Budget Speech Labelled 'Anti-Poor' Over Sassa Grant Allocations



The annual budget speech is always much anticipated, with citizens and organisations hoping to have their concerns addressed. The most recent budget speech has left one organisation unimpressed with the budget allocations. 



The Black Sash has labelled the 2023 budget speech as “anti poor”. The speech, delivered by Finance Minister Enoch Godongwana, included budget allocations for permanent and temporary grants provided by the government. 

The human rights organisation hoped that all social grants would be increased in line with the inflation rate. 

However, this was not the case, as the Finance Minister only announced an inflation-aligned increase for permanent grants administered by the South African Social Security Agency (Sassa). 

The permanent grant increases, expected to take effect in October 2023, are as follows: 

  • Old Age grant will increase from R1,985 to R2,085
  • Old Age grant (above 75 years old) and War Veterans grant will increase from R2,005 to R2,105
  • Disability Grant will increase from R1,990 to R2,085
  • Care Dependency grant will increase form R1,985 to R2,085,
  • Foster Care grant will increase from R1,070 to R1,125
  • Child Support Grant will increase from from R480 to R505 

The Social Relief of Distress (SRD) grant, valued at R350 will not be seeing an increase, as government provides it as a temporary relief measure. Disappointed in the lack of increase in the grant’s value, the Black sash said:

“The Food Poverty Line is currently at R663, how then are unemployed people receiving the SRD Grant meant to live on a monthly R350. It is not even enough to buy a loaf of bread a day.”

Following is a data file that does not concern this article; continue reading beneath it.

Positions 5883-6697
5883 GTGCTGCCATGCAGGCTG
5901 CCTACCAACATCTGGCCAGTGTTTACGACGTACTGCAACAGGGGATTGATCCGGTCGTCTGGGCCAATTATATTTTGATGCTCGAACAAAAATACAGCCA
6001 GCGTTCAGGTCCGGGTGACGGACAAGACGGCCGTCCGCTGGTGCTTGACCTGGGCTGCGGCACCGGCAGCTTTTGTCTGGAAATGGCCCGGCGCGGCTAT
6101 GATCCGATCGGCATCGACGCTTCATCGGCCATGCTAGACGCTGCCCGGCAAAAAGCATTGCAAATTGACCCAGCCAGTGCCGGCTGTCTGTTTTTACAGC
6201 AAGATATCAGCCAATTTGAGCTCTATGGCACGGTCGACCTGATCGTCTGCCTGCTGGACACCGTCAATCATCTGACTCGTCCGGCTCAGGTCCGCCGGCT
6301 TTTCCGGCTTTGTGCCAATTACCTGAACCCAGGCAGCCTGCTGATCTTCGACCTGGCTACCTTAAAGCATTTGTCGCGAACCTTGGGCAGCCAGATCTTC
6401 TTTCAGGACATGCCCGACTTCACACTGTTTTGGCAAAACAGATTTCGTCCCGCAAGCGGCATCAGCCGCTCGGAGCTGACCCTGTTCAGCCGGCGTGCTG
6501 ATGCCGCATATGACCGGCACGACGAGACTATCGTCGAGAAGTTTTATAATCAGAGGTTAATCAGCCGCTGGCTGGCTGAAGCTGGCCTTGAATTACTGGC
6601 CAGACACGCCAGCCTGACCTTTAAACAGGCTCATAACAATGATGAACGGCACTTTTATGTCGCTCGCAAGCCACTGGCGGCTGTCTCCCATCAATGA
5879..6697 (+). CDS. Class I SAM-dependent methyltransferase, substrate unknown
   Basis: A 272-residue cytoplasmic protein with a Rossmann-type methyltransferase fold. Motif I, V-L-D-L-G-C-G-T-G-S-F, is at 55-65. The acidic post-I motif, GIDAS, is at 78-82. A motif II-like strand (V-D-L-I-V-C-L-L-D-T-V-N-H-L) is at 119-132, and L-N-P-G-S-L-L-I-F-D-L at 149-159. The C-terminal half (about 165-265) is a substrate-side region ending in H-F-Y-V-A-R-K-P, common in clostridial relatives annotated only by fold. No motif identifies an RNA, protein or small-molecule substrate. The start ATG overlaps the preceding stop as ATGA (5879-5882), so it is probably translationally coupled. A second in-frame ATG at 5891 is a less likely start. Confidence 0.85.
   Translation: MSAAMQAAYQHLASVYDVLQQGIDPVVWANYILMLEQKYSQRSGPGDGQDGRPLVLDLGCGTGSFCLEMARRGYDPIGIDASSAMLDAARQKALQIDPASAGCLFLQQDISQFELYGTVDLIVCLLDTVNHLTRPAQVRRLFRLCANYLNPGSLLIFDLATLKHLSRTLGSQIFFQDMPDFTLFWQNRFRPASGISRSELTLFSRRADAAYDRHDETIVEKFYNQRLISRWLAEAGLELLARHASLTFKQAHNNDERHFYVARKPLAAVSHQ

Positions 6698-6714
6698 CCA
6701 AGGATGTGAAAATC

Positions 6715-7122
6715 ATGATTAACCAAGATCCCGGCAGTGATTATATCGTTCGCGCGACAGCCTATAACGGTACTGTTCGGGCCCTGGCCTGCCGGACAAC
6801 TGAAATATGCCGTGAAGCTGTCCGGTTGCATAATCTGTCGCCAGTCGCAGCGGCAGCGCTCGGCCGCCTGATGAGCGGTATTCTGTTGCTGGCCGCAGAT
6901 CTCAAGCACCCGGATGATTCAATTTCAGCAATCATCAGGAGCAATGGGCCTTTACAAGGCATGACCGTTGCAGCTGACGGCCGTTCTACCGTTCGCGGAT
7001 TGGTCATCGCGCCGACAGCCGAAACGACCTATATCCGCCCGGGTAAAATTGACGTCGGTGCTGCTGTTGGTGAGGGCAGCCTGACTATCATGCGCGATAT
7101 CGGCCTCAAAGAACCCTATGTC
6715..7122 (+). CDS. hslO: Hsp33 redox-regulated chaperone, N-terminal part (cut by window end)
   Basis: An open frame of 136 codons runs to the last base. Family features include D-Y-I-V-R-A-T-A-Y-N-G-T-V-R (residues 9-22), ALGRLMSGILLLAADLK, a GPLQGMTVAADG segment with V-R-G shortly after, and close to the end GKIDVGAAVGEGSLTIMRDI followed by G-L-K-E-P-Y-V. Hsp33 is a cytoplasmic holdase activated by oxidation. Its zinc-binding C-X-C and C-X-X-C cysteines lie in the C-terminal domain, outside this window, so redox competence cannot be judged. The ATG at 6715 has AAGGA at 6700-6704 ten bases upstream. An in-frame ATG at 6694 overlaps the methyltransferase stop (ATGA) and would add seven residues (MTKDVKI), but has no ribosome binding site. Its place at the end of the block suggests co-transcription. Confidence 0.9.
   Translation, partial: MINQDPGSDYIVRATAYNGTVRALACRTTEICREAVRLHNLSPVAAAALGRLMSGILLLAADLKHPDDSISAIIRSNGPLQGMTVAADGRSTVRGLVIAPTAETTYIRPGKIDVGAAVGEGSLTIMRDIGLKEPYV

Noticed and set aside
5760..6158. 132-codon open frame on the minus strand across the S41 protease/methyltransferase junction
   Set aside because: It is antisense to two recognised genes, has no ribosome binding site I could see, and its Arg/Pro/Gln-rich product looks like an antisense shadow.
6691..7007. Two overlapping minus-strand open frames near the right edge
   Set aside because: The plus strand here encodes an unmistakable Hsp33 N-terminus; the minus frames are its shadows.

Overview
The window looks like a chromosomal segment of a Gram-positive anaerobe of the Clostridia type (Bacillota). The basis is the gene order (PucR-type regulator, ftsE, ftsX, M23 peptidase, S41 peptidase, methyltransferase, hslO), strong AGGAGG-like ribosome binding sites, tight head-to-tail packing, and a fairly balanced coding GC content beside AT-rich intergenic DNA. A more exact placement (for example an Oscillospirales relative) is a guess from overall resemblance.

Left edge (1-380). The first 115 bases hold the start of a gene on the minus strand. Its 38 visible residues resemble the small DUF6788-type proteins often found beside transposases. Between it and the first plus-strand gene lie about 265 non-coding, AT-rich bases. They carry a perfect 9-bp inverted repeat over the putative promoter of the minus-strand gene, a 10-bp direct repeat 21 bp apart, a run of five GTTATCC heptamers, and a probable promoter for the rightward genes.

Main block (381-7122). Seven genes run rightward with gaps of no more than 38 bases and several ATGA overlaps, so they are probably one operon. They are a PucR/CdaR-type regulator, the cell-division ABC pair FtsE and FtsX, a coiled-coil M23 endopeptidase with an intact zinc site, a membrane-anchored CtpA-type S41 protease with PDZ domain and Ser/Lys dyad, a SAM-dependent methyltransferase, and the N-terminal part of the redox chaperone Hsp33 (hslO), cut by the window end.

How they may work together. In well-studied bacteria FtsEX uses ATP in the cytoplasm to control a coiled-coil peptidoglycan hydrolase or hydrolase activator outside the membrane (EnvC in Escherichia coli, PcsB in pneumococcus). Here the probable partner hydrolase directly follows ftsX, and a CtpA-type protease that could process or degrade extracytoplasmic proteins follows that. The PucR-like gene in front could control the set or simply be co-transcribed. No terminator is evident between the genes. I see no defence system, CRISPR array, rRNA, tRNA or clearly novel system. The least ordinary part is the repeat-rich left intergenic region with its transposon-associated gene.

The R350 grant is expected to remain in place until 31 March 2024, following its recent extension. While welcomed by some, the temporary nature of the grant is not something that the Black Sash is particularly happy with. 

The organisation has been calling for a permanent grant to be introduced for unemployed people between the ages of 18-59,  

“The President referred to a targeted basic income grant in SONA, but the Minister of Finance failed to speak on how and when mechanisms for this kind of support will be implemented. Does this mean that the President was making empty promises?”

While the Finance Minister touched on a number of issues in his speech, more is still expected from the government, as the country finds itself in the midst of an unemployment crisis and ever-increasing cost of living. 

Suggested Article:

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With the persistent rise in the cost of living for much of the country's population, those that rely on disbursements of Sassa social grants will be pleased to know there has been an increase in their monthly grant payouts.




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